July 27, 2011
On Monday, Butch Davis confidently insisted that he has never considered resigning over the scandal that's plagued North Carolina for the last year, even after the NCAA dropped a payload of alleged violations on his program's doorstep last month. On Wednesday, North Carolina made the decision for him:
CHAPEL HILL, N.C. - University of North Carolina Chancellor Holden Thorp announced this evening that Butch Davis has been dismissed as head coach of the Carolina football program. Davis was informed by Thorp and Director of Athletics Dick Baddour of the decision.
"To restore confidence in the University of North Carolina and our football program, it's time to make a change," said Thorp. "What started as a purely athletic issue has begun to chip away at this University's reputation. ... I have lost confidence in our ability to come through this without harming the way people think of this institution. Our academic integrity is paramount and we must work diligently to protect it. The only way to move forward and put this behind us is to make a change."
Thorp said the decision was not related to any change in the NCAA investigation, but that it was the result of the cumulative damage to the University's reputation over the past year.
Last October, Davis openly lamented the day he hired an old friend, John Blake, who by then was already well on his way to going down as one of the most prolific outlaws in recent NCAA history for allegedly steering college stars to another one of his old friends, an NFL agent. Even then, Davis seemed to have an eye on this day: Without the connections facilitated by Blake as defensive line coach — by all accounts, behind his boss' back — there's a good chance the NCAA never has a reason to come calling.
From the moment that a stray tweet from Marvin Austin's Twitter feed prompted investigators to stick their heads under the hood, though, the sheer scope of the violations on Davis' watch were too corrosive for the story to end any other way. When the dust cleared, 14 Tar Heel players had missed at least one game as a result of the probe, seven had been accused of accepting improper benefits from agents and former teammates and six had been ruled permanently ineligible — including three players who were eventually taken in the first two rounds of the NFL Draft.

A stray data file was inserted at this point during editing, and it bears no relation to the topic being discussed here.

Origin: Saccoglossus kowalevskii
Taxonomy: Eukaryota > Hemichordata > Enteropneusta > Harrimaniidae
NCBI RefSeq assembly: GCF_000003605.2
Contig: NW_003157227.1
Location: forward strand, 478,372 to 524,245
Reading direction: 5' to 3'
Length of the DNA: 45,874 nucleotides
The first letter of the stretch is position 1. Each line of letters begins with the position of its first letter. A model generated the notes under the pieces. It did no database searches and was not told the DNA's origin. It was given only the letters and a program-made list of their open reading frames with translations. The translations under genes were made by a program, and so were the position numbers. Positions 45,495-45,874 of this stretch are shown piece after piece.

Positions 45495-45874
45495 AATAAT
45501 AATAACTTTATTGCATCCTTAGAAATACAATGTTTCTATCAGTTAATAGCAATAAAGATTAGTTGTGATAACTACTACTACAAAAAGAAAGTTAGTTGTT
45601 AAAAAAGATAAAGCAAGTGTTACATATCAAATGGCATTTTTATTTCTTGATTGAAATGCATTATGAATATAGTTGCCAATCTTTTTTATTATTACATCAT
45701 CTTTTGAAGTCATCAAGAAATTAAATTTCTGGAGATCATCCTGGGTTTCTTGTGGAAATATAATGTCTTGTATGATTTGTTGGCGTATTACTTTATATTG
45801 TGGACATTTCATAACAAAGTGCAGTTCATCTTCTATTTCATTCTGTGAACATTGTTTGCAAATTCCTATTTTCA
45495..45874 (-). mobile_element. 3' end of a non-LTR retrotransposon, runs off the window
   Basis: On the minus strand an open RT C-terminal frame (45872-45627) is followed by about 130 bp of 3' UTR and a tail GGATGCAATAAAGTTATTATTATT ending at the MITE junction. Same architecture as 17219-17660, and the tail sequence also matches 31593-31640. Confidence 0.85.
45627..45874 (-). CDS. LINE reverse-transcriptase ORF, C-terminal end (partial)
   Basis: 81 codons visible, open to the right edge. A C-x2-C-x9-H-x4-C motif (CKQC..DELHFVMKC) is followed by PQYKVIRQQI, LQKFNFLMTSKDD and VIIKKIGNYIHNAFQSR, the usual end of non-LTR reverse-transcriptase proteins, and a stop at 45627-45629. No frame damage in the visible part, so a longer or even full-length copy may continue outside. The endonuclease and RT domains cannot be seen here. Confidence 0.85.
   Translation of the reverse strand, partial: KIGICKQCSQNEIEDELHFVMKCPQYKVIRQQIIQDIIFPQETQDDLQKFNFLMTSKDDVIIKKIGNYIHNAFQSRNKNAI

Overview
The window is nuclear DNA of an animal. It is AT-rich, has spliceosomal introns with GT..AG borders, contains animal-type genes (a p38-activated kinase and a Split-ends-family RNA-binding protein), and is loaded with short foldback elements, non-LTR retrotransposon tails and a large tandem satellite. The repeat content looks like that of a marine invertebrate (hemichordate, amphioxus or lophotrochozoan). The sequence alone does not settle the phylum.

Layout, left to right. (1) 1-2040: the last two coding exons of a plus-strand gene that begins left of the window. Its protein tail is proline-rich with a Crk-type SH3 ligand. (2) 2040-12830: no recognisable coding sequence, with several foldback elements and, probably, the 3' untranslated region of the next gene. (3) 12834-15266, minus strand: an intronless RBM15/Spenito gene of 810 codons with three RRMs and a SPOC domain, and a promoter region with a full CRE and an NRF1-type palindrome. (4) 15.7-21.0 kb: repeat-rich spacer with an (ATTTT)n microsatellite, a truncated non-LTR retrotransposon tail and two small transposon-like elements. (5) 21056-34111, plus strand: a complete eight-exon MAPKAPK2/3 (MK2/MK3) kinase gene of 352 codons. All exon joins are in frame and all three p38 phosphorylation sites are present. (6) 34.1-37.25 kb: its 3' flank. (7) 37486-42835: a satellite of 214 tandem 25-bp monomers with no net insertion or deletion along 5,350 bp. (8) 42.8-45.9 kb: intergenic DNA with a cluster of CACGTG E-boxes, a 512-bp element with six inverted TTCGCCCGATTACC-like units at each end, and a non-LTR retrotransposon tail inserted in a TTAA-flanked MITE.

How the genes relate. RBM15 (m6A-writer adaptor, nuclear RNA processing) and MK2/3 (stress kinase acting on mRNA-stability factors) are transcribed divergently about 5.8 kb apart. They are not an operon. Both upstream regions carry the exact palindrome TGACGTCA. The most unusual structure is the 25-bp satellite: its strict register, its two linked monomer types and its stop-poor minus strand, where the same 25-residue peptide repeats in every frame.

At some point, the assumption that Davis didn't know that his best players were surrounded by people with "NCAA violation" stamped on their foreheads became as damning as the suggestion that he did know. His name didn't appear a single time in the NCAA's formal notice of allegations, but once academic fraud was added to the charges — allegedly facilitated by a tutor who had once been hired by Davis to help his son, no less, and who subsequently refused to cooperate with the investigation — his fate was inevitable.
That is, it was eventually inevitable. Which brings us to the great mystery of the night: Why now?
The ultimate scope and thrust of the violations were well-established a year ago; Blake was fired after the first game last September. The university won't make its all-important appearance before the NCAA's Committee on Infractions until November, and won't receive any notice of possible penalties until the new year, after the season — including a bowl game — has ended. Why not fire Davis last September, too? Why not last December, after the season? Or in January, after the improbable, emotional win in the bowl game? Why not fire him last month, after the arrival of the heavy-handed (though wholly unsurprising) findings from the NCAA? Why let him go in front of the cameras at ACC media days earlier this week to defend himself and the university?
Why wait until a week or two before the start of preseason practices, essentially throwing a second season down the well? With more lost years likely to come after the committee returns a verdict?
The only possible answer, barring any new revelations that the school declined to reveal, is that Carolina hopes purging Davis is the first step toward earning a reprieve in that verdict. It's following the Ohio State plan: 1. Ditch the coach, 2. Repent, 3. Claim reform.
It's the kind of preemptive strike only a defense attorney could love. By all appearances, the NCAA has bought OSU's attempts to saddle former coach Jim Tressel with the blame for all of its misdeeds, hook, line and sinker, and now seems unlikely to hit the Buckeyes with the heavy scholarship losses or bowl ban that seemed inevitable just a few weeks ago. Tennessee is attempting the same approach with its former rogue coach, Lane Kiffin, arguing that it went above and beyond to school Kiffin in the ways of the NCAA recruiting rulebook even as he repeatedly defied them.
North Carolina knows the game: It led the way by throwing Blake to the wolves last year. Today it was Davis' turn, before they threatened to make it any higher up the ladder.
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Matt Hinton is on Twitter: Follow him @DrSaturday.